buildup

[bild-uhp]
noun
1.
a building up, as of military forces; increase in amount or number.
2.
a process of growth; strengthening; development: the buildup of heavy industry.
3.
an accumulation, as of a particular type of material: a buildup of salt deposits.
4.
an increase, as in potential, intensity, or pressure: A buildup of suspense began halfway through the movie.
5.
a progressive or sequential development: the buildup of helium atoms from hydrogen.
6.
praise or publicity designed to enhance a reputation or popularize someone or something: The studio spent $100,000 on the new star's buildup.
7.
a process of preparation designed to make possible the achievement of an ultimate objective: a lengthy buildup to a sales pitch.
8.
encouragement; a psychological lift: Every time I need a buildup, I look at her picture.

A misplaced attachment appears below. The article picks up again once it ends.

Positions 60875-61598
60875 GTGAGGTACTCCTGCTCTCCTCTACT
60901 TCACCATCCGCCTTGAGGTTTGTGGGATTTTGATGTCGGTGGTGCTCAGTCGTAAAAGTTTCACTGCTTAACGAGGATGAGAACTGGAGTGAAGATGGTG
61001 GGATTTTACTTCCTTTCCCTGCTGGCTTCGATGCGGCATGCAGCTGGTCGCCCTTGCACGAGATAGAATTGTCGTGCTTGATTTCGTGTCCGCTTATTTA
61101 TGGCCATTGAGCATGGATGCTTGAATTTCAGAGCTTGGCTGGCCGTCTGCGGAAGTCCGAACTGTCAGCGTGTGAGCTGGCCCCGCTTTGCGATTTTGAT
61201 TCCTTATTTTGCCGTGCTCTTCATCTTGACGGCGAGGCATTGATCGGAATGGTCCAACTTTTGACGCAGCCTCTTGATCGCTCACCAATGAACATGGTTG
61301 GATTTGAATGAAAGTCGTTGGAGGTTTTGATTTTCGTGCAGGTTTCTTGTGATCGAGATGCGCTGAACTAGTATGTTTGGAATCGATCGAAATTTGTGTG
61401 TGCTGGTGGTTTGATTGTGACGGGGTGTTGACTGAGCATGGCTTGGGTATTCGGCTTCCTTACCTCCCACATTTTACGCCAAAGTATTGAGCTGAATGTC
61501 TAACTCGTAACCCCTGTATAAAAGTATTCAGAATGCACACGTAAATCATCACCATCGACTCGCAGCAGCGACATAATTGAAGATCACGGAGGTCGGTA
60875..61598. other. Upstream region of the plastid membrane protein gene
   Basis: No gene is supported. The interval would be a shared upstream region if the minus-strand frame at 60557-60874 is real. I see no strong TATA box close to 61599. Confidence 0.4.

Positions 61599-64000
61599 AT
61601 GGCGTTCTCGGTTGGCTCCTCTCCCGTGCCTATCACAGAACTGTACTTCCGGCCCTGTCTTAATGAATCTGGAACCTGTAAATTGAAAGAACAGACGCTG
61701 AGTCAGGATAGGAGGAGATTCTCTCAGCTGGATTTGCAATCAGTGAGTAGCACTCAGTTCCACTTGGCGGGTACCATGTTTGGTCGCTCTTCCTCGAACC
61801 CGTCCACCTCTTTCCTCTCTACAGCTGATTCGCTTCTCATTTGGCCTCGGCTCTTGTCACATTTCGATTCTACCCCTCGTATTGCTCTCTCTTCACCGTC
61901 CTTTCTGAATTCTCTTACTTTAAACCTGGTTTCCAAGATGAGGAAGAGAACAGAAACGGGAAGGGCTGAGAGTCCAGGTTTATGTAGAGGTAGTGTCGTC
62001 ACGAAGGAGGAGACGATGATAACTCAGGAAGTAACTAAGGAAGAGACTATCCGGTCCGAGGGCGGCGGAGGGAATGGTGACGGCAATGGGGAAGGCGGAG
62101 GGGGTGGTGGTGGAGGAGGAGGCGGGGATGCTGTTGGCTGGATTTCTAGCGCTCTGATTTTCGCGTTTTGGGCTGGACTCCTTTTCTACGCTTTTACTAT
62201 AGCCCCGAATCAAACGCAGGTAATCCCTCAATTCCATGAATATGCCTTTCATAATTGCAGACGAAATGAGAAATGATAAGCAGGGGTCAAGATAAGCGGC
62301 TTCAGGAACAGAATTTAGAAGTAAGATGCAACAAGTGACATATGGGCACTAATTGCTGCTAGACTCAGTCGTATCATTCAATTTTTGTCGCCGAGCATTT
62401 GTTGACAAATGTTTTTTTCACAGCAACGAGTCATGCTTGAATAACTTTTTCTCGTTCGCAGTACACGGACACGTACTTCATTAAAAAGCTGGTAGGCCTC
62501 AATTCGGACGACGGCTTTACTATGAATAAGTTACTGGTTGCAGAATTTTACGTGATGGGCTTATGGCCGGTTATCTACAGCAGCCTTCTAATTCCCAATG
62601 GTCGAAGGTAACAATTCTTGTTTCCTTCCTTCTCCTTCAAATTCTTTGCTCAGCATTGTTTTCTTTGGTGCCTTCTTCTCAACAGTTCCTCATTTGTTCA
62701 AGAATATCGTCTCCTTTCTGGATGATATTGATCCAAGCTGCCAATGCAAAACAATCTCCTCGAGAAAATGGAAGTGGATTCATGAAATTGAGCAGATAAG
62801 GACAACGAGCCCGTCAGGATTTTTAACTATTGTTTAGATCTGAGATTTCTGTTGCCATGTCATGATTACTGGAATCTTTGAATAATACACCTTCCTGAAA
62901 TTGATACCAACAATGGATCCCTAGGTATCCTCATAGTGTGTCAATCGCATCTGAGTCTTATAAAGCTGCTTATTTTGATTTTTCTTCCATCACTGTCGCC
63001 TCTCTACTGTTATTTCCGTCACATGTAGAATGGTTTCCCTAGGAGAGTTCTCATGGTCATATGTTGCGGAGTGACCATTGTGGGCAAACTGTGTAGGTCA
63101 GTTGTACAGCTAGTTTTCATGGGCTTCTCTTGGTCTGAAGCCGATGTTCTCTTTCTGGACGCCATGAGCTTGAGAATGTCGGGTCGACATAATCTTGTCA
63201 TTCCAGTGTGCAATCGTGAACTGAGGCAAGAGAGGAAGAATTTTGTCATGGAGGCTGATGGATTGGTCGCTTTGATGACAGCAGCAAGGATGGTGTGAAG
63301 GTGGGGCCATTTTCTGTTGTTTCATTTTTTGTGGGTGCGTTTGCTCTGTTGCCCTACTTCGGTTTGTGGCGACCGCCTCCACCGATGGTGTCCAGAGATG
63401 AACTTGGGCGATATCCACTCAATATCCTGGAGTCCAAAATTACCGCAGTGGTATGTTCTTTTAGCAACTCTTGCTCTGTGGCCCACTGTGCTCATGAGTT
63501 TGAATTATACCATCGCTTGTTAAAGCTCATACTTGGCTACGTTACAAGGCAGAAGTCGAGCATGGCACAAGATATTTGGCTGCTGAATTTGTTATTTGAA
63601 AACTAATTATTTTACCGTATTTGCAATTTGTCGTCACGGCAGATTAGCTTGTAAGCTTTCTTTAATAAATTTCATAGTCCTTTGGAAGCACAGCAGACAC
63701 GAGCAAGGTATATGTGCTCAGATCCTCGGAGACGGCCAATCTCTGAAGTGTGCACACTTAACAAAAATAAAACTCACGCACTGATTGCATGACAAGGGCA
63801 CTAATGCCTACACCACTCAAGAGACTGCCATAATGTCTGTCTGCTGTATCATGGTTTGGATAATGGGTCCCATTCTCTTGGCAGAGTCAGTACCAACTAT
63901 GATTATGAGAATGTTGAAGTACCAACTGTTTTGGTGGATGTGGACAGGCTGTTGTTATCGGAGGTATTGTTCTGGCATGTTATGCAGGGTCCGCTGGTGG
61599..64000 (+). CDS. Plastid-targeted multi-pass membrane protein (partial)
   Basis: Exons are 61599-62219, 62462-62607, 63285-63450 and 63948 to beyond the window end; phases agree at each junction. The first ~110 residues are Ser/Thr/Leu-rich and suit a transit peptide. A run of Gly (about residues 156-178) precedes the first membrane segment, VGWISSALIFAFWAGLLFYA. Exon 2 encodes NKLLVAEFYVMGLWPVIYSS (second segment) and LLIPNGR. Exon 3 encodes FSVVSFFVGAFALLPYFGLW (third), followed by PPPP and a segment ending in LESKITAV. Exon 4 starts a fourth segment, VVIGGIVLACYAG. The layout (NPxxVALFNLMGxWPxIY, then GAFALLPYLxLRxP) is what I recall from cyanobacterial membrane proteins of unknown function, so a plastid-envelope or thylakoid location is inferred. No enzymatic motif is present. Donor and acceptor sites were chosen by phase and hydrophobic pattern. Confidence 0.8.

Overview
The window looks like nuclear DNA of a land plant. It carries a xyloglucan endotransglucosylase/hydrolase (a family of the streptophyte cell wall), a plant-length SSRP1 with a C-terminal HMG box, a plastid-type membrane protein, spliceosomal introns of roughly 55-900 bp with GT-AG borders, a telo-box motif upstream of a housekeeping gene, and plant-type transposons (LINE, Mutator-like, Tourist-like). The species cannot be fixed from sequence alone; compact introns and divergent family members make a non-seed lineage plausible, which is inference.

Also, build-up.


Origin:
1925–30, Americanism; noun use of verb phrase build up

Dictionary.com Unabridged
Based on the Random House Dictionary, © Random House, Inc. 2014.
Cite This Source Link To buildup
Etymonline
Word Origin & History

buildup
1927, "accumulation of positive publicity," from build + up. Of any accumulation (but especially military) from 1943.
Online Etymology Dictionary, © 2010 Douglas Harper
Cite This Source
Example sentences
Water plants keep ponds shaded, protecting them from heat buildup that
  stimulates algae growth.
Volcanologists thought that the buildup to a major eruption would take
  centuries.
Few events in the history of science have had a bigger buildup.
Obscured by all the commotion was the fact that, in this cold-war buildup, the
  weakest arm may still make all the difference.
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